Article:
Goats in Argas Tree
Feeling a little grubby? You’d be surprised at how much dirt can lodge itself on the human body, especially if you are traipsing about Marrakesh, up and down the dusty blind alleys, the bazaars in the medina, alongside the fruit and vegetable stands, past the perfume and spice vendors, through the noisy crush of textile, carpet, pottery and metalware souks, into the dark charnel areas where the vendors of offal trade in innards and entrails, through the tannery area where animal hides are treated with pigeon shit. The odour is atrocious at the tannery. I am ashamed to say I retched; then I discovered that my traditional headscarf could be used to enclose the mouth and nose, rather like a surgical mask such as morticians or pathologists might wear when dealing with mortified flesh. A kind gentleman noticed my distress and handed me a sprig of fresh mint to crush and hold to my nose.
Wishing to experience the authentic Marrakesh, Liz and I decided on a traditional hamam rather than the more pricy touristy version. A hamam is, in essence, a Turkish bath. The establishment we chose was decorated as I had always imagined a harem would be decorated: elaborately carved friezes and screens, mosaic tiles, Moorish arches, red and gold fabrics, Berber carpets and subtle oil lamp illumination. Arabic music tinkled in the background. We reclined on divans, sipped mint tea and deliberated over le liste de prix pour les services. The 270 Dirham (about £20) package included the disposable thong, the plastic flip flops, terry towels and robes and a locally-sourced completely natural pharmacopeia of soft black soap, frothy almond soap, and argan oil.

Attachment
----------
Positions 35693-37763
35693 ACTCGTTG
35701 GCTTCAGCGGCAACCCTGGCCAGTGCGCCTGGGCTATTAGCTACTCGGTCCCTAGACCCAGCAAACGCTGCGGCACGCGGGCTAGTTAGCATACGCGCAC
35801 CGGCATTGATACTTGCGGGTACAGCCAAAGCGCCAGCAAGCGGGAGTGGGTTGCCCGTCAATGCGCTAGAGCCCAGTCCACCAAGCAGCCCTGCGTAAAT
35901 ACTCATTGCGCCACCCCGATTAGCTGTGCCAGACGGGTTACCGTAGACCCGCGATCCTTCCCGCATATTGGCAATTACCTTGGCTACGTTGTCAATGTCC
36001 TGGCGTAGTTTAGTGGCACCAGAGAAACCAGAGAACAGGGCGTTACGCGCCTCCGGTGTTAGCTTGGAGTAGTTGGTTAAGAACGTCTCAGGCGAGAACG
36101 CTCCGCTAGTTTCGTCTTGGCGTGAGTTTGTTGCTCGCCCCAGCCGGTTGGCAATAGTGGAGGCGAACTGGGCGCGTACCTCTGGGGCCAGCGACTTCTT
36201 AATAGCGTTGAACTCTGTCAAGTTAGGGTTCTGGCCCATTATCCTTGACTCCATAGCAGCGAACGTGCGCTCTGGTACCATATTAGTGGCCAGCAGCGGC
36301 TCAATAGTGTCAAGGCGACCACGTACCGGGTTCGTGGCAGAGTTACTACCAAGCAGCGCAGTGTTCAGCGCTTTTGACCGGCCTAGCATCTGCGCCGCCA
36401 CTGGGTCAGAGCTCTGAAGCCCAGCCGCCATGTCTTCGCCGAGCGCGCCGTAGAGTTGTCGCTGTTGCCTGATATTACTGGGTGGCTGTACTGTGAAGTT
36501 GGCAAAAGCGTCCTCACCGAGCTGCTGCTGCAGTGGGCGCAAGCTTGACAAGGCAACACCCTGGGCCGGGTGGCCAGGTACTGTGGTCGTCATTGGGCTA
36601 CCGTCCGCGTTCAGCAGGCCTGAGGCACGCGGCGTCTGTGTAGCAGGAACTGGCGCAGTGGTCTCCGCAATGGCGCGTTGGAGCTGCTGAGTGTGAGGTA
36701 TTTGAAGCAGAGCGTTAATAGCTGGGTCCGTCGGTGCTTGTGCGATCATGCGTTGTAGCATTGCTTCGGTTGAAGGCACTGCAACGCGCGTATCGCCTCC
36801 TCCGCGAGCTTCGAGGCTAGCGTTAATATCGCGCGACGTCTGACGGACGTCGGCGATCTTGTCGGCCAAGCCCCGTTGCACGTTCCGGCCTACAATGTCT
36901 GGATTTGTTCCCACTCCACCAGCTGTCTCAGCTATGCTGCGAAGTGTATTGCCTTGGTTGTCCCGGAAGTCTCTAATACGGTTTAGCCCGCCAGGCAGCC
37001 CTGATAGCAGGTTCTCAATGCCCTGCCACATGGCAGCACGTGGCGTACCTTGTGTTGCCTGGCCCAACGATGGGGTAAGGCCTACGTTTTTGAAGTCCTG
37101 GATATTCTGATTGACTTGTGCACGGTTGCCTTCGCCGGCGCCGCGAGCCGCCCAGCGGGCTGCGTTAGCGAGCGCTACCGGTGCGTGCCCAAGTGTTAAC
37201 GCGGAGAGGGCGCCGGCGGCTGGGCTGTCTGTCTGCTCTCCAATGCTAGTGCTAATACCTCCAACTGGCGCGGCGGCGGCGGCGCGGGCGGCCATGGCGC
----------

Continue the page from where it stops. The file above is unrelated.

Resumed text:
A special note about argan oil. This oil is obtained from the argan nut. The tree that bears it, Argania Spinosa, has vicious thorns that pose a hazard to human harvesters. Therefore the villagers cleverly get their nut-loving goats to climb the trees (honest I am not making this up). The goats eat the fruit. At the propitious time, that is, after the goats have emptied their bowels, the women (yes the women) extract the indigestible nuts from the goat shit, cleanse the nuts, crack them open to separate the kernel from its covering, and grind the kernals to extract the precious argan oil.
The masseuse dips her hands in greenish-black soft soap for the first gentle wash. She follows this by rinsing me clean with buckets of very warm water; next — 30 minutes in the marble and mosaic hot room; then she leads me to a marble table — has me lie face up and then face down; every inch of flesh is exfoliated, or should I say dermabraded — the masseuse’s glove felt like sandpaper. Ca va? asked my masseuse. Oui. Ca va. I replied enthusiastically. Getting really clean is pleasurable. She got me up and off the table and had me perch on a marble plinth so she could again douse me with buckets of warm water, sluicing off the layers of dead skin which had collected on my body like fragments of chamois leather. Back on the table for a 30 minute head to toe massage with argan oil, and, to finish — a delicious body and head shampoo with fragrant, frothy white, almond soap-suds.
I was complimented on my glowing skin by a hotel guest who saw me post-hamam. Naturally I purchased a 150 ml bottle of cosmetic grade argan oil to bring home. I don’t care that it came through a goat’s alimentary canal and asshole. We suffer to be beautiful. I happily smear it on my face paying special attention to the upper lip where my age seems to show more than anywhere else. Yes. It gets inside my mouth but since argan oil is also used for cooking I imagine it can do me nothing but good.
Anne in a Marrakesh Palace/ Photo: Liz Coppock